Mr Javadekar even said that “people who do not work out of choice cannot be called unemployed”. Is it possible that Modi Sarkar imagines that everyone without employment prefers to watch things on their Jio phone rather than earn a living? It is impossible to overstate how out of touch that sentiment is. Even in the best case scenario, which is that the minister was referring only to the worrying decrease in the labour participation rate of women – fewer women in India are working, while in the test of the world more women worked as development progressed – it still reveals an inability to understand the real problems faced by job-seekers. If women are not going out to work, it is not out of “choice”. It is because neither law and order nor their social relations in their community have allowed them to do so. Is this not something a government should be concerned about – if, that is, it values half of India? Or should it just dismiss the crushing of womens’ aspirations as “their choice”?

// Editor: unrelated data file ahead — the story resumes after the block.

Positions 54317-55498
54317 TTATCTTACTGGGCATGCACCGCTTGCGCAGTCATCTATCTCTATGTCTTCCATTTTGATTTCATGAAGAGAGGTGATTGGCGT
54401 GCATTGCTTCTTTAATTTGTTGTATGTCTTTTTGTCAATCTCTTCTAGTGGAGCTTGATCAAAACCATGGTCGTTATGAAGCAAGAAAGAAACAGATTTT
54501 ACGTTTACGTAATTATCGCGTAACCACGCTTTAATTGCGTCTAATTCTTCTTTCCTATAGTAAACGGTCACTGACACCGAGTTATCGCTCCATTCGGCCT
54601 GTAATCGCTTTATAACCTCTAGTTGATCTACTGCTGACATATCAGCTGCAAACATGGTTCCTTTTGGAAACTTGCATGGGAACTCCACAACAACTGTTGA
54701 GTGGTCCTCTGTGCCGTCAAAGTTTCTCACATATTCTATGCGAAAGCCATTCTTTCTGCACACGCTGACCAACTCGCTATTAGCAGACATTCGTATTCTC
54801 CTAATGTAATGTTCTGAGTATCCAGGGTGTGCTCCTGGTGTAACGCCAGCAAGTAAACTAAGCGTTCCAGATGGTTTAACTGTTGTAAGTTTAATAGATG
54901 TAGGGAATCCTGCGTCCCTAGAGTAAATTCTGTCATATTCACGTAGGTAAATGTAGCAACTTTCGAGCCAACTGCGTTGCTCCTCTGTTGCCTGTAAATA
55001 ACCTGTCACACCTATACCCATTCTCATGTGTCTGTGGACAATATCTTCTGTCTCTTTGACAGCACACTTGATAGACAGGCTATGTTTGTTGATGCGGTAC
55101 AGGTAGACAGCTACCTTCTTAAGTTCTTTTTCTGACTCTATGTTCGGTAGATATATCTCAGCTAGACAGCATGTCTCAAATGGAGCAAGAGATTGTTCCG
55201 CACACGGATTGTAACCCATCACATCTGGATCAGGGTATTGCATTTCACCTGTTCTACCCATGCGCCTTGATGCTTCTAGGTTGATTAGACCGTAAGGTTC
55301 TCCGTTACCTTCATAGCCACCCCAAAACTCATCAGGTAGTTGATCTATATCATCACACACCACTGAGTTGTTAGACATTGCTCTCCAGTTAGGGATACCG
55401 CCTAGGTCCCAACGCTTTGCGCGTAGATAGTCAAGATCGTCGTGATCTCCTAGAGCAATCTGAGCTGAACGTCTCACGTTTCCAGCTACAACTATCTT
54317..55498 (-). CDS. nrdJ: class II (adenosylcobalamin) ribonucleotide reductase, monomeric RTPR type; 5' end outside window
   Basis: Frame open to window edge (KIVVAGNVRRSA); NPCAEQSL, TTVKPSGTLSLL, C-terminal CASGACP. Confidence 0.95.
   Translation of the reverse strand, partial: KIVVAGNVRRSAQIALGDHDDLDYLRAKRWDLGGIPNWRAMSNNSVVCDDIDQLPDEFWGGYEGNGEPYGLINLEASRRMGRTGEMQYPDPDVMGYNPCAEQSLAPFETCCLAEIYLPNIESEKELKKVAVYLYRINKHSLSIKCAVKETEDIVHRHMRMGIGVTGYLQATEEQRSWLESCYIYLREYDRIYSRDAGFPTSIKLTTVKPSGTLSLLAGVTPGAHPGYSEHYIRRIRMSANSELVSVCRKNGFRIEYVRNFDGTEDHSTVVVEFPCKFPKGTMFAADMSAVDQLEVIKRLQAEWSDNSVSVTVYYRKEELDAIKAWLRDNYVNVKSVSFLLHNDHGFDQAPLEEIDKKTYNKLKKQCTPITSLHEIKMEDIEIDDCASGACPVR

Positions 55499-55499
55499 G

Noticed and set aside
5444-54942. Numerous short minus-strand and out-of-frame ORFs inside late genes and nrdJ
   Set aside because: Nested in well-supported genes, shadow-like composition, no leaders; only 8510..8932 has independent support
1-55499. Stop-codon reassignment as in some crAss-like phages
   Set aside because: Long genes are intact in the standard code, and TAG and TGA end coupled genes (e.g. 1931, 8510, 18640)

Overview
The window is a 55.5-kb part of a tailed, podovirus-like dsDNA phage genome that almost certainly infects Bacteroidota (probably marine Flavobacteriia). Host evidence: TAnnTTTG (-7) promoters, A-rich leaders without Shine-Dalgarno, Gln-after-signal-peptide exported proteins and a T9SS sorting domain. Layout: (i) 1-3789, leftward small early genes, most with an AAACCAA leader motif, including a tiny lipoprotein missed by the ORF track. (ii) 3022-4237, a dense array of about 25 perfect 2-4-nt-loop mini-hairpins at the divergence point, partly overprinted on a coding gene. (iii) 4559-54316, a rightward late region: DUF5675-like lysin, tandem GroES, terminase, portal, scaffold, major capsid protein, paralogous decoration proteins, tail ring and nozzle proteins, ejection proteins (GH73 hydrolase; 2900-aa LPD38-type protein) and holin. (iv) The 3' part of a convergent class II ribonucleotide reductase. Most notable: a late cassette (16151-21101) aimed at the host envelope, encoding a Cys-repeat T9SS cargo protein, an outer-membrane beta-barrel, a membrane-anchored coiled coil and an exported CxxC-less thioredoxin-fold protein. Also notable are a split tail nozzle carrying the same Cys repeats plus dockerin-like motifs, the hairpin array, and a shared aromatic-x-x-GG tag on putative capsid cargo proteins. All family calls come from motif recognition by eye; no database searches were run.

The ministers complained that there was not enough data to prove that jobs were not being created. This seems to undercut various other claims made by government apologists that jobs are indeed being created – on the basis of the pension records kept by the provident funds, for example. Many economists have poked clear holes in this theory. At best, that reveals that under pressure from demonetization and the GST, some jobs are coming into the formal sector – but it does not reveal whether or not jobs are being created overall. While it is amusing to discover that not even the Modi government ministers believe its own propagandists, the politicians’ statements are still important. Their complaint about the lack of official data is shared by many.